I was reading about the Senior Vice President of Industrial Design at Apple computers Jonathan Ive this morning. His products have completely revolutionized the industry. His products like the Macbook Air and the Ipad are truly amazing feats of engineering. What is so amazing about them is how simple, precise, functional and durable they really are. It is said that Jonathan Ive’s products are heavily influenced by the German designer legend Dieter Rams.
In the 1960’s Dieter Rams proposed these 10 Principles to “Good Design”. They are as follows:
- •is innovative
- •makes a product useful
- •is aesthetic
- •makes a product understandable
- •is unobtrusive
- •is honest
- •is long-lasting
- •is thorough down to the last detail
- •is environmentally friendly
- •is as little design as possible
These design principles are clearly observed in most of Apple’s popular products.
When I read this list of design principles I was reminded how a good sermon is designed in similar fashion.
A Good Sermon…
- •is innovative – a congregation over the years will have heard certain biblical passages preached on several times. It is the duty of the preacher to dig deep into the passage and unearth gems from the text that the hearer may have not previously discovered.
- •makes a product useful – Good exegesis must come before hermeneutics and personal application. However, it is the duty of the preacher to help the audience understand how the particular text under consideration can be “useful” to their lives and beneficial to their spiritual well being.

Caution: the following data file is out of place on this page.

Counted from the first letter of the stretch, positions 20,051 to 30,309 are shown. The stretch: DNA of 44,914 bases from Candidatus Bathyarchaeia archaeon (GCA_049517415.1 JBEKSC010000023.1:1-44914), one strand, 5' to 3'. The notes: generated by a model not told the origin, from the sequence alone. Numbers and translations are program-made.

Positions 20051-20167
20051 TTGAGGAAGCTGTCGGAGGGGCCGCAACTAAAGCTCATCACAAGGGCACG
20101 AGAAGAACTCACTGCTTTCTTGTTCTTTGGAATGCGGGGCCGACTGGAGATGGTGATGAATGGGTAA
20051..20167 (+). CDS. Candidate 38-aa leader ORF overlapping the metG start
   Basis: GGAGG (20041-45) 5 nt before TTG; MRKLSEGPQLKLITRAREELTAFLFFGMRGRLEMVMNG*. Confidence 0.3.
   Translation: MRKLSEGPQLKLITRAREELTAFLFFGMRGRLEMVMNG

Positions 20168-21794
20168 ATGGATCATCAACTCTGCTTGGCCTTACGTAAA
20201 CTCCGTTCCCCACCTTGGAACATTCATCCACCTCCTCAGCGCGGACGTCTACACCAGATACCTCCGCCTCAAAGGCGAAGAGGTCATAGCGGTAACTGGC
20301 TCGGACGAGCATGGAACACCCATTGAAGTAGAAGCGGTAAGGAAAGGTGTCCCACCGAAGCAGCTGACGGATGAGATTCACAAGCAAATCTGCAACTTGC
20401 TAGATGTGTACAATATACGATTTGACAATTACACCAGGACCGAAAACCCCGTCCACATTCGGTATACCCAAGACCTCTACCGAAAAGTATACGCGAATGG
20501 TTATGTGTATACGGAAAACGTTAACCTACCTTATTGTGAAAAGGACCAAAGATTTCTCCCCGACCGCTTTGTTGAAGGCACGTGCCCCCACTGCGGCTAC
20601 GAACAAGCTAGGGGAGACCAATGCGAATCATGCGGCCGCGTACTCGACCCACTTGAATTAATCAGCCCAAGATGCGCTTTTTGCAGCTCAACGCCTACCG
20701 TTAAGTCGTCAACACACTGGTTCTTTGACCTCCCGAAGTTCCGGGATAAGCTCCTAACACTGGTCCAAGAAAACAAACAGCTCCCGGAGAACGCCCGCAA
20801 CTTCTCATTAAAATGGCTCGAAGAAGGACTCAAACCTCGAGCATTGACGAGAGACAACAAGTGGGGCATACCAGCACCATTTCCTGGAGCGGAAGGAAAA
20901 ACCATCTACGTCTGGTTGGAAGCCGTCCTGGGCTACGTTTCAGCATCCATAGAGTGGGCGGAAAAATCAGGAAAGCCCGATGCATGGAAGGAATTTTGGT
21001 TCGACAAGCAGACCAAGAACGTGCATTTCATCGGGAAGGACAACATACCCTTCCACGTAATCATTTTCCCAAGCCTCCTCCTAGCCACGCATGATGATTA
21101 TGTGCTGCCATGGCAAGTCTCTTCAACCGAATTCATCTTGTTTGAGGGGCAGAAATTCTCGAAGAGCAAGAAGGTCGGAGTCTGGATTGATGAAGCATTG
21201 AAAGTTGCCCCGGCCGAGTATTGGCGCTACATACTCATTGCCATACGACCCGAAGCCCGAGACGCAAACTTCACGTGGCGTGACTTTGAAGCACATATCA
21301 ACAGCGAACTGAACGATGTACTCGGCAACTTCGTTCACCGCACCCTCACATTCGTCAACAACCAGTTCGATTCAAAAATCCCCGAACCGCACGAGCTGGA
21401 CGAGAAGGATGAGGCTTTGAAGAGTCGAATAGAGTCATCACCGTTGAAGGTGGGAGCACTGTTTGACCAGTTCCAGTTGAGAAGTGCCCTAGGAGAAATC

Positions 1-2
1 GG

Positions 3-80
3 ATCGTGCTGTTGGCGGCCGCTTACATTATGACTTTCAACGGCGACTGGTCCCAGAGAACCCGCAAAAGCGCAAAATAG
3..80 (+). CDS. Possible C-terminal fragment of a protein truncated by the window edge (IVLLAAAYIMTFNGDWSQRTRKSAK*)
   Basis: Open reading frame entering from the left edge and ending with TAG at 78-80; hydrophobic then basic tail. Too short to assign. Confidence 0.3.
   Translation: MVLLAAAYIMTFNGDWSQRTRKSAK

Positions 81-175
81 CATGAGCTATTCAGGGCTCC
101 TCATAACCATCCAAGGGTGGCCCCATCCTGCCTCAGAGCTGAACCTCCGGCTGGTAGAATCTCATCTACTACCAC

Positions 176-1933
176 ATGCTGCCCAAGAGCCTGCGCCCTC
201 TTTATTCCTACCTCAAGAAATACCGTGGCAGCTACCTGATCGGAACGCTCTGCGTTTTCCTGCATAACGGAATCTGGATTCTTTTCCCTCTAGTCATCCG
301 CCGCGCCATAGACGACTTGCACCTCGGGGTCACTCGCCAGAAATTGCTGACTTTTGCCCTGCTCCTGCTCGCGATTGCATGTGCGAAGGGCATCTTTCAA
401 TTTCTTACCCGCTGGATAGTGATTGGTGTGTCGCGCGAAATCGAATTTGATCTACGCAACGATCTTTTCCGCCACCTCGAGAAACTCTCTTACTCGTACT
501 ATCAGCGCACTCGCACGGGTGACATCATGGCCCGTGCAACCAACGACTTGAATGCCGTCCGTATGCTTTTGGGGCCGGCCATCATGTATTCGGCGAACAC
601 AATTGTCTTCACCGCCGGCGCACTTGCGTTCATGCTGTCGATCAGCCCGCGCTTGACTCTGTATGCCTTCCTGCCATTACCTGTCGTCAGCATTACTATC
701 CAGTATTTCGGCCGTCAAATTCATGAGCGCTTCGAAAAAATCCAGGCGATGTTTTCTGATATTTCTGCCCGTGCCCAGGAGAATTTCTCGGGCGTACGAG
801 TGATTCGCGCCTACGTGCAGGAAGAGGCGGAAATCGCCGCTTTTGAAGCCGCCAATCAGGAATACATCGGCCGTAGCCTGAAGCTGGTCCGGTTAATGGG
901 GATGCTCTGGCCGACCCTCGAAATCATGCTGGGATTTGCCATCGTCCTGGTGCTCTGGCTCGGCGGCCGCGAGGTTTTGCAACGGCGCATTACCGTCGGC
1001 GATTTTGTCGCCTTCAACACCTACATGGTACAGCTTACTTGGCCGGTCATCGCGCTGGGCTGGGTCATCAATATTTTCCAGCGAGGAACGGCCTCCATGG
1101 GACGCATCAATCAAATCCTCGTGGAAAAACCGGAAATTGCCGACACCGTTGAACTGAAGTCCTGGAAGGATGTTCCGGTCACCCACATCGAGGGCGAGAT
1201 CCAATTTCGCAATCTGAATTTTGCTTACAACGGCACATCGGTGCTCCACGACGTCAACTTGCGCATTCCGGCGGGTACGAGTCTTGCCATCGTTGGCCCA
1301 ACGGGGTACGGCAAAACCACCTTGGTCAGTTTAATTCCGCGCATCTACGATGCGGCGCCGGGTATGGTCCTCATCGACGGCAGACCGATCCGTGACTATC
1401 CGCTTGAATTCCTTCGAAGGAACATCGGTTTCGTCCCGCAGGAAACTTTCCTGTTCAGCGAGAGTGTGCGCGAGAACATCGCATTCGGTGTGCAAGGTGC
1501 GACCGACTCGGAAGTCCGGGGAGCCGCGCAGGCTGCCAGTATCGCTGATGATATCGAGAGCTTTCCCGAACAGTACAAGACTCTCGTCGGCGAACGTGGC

- •is aesthetic – A well put together sermon truly is a work of art. When the thesis of the sermon is well defined, when all the points are in support of a main idea and the sermon coupled with applicable illustrations, it is a masterpiece. A sermon must be pleasing to the listener (not in a 2 Timothy 4 “itching ears” sort of way), but in a way that lets the audience know what the preacher has said and the direction of the lesson.
- •it makes the product understandable – For illustration purposes, consider the biblical text “the product”. Too many easy to understand passages have been made opaque by poor preaching. A good sermon takes a particular bible passage and presents it in a way that is easy for the entire audience to understand.
- •is unobtrusive – A sermon must not draw attention to itself but to the text it is expounding upon.
- •is honest – The preacher must do his homework and present the text in the way the original author intended it. I preacher must not “twist” or “distort” the Scriptures , for that leads to the destruction of the hearers.
- •is long lasting – The impact of a good sermon will last for eternity. A good sermon’s affects will be observed in the souls that are being changed by it. Well designed products will ultimately fall apart, but the affects of a good sermon are everlasting.
- •is thorough down to the last detail – A good sermon is thought out down to the words and the tenses used. A good sermon has been refined over and over again.
- •is environmentally friendly – A preacher must take into consideration the level of biblical knowledge of his audience. Depending on the venue, a sermon will be changed in order to have the greatest impact. A sermon given in at mountain retreat will be different from one in a lecture hall. A good sermon is appropriate for the occasion and is thus “environmentally friendly”.
- •is as little design as possible – This point may appear on the surface to be contradictory to others. A sermon and a good product will be well designed and will have hours of work poured into it. A good sermon will be well designed, but it will not force its design upon the listeners. A sermon may be based upon pages after pages of greek exegesis, penciled notes and flow charts, however the final product will be the concise conclusion present in the pulpit. The congregation will know the design is there, but it is not forced upon them.
May all sermons reflect these principles of “good design”.
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